Frank Hodgers — Character
Books and Stories this Character Appears In Edit
- "Winter Was Hard" — Dreams Underfoot
Defining Description or Bio Edit
Frank is a resident at St. Vincent’s Home for the Aged where Jilly volunteers twice a week. He was once a writer but his arthritis too bad to type or hold a pen. St. Vincents Jilly took care of him, one of her favorites so she saved him for last.
Personality and CharacterEdit
Frank's spirit was still held high despite his age—he could be cantankerous, but he was never bitter.
Skinny, almost cadaverous. His cheeks were hollowed, eyes sunken, torso collapsed in on itself.
- Frank was a writer once. He says he stopped writing bcause "I’ve told all the tales I have to tell by now". Jiilly felt that it was more likely that his arthritis made it too difficult—he could barely hold a pen and he couldn't work a keyboard for any length of time.
- Age: 87
- Frank died on the Winter Solstice
- Frank had violet eyes, too, like Babe
- He had all sorts of memories stored in his head.
History / Background Edit
Jilly first met him last spring. His son had died, and with no where else to go, he’d come to live at St. Vincent’s.
Connections (characters, places) Edit
|Jilly Coppercorn||artist||visited him||Jilly would share her sketches, talk of Gemmins and magic|
|Babe||Gemmin||Frank knew of them||knew her eye color meant memories|
|Gemmins||magic beings||Frank knew of them||from his grandmother, as a child; they may have taken Frank with them;|
|St. Vincent’s Home for the Aged||Senior Home||residence||Jilly would visit him there where she volunteered|
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Events in the Series (spoilery area) Edit
"Winter was Hard" — Dreams Underfoot: Frank knew what Gemmens were from Jilly Coppercorn's sketches and that she told him the eldest one had violet eyes—which stood for memory. He told Jilly what he know about Gemmin from his grandmother. She left her sketchbook with him. Jilly wanted desperately to take Frank to see them believing that being with them would help him spiritually, but that was not possible. And, getting Babe and the other to see Frank seemed impossible too. And then the Gemmin were gone. When Jilly returned to Franks room, he had passed away that night before during the Winter Solstice, the same time the Gemmin left. He left a note in her sketchbook to her, saying how he hoped the Gemmmin would take him with him because he felt that he would have something to give in the next world while he was all used up in this one. Jilly belied he was with them and could here their voices singing, and Frank's too, in her heart and should rather than with her ears.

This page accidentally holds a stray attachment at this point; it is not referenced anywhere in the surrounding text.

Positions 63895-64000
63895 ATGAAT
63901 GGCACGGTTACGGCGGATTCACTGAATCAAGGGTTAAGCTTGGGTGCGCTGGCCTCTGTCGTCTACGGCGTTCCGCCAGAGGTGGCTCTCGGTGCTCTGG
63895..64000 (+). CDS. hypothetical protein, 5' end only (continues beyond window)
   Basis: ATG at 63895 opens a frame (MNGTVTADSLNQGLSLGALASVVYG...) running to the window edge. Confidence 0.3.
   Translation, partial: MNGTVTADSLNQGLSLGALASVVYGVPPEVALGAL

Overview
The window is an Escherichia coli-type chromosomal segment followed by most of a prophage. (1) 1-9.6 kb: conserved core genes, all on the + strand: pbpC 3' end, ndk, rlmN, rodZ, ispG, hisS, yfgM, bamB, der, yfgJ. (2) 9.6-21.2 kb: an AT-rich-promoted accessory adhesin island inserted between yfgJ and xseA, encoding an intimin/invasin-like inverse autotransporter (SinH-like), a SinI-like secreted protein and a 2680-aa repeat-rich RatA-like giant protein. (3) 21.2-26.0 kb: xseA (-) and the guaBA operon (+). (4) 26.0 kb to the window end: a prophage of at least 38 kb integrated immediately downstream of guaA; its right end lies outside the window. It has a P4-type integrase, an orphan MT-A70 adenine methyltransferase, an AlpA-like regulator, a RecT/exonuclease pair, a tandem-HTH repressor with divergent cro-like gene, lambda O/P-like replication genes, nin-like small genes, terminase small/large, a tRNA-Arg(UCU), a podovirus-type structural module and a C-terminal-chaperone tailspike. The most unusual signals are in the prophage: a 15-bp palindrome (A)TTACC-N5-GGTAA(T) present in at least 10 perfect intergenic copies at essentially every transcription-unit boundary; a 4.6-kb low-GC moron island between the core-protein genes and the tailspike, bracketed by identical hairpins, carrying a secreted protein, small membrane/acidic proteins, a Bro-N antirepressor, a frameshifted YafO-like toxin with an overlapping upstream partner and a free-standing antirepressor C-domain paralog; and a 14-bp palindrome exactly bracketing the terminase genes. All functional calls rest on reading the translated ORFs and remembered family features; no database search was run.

When Jilly awoke a year later almost frozen in an abandoned car—miraculously found by Geordie—there was a violet flower in her jacket, very much like the one that Frank drew in her sketchbook. It's possible that Frank and the Gemmin sent Geordi to her before she froze. Jilly planted the violet in a pot in her window. ~ source: "Winter was Hard"
Dying note to Jilly:
- “I have to tell you this, Jilly. I never saw any real magic—I just pretended that I did. I only knew itthrough the stories I got from my gran and from you. But I always believed. That’s why I wrote all those stories when I was younger, because I wanted others to believe. I thought if enough of us did, if we learned to care again about the wild places from which we’d driven the magic away, then maybe it would return.
- “I didn’t think it ever would, but I’m going to open my window tonight and call to them. I’m going to ask them to take me with them when they go. I’m all used up—at least the man I am in this world is—but maybe in another world I’ll have something to give. I hope they’ll give me the chance.
- “The faerie folk used to do that in the old days, you know. That was what a lot of the stories were about—people like us, going away, beyond the fields we know."
- “If they take me, don’t be sad, Jilly. I’ll be waiting for you there.”
The script was almost illegible by the time it got near the end, but Jilly managed to decipher it all. Atthe very end, he’d just signed the note with an “F” with a small flower drawn beside it. It looked an awful lot like a tiny violet.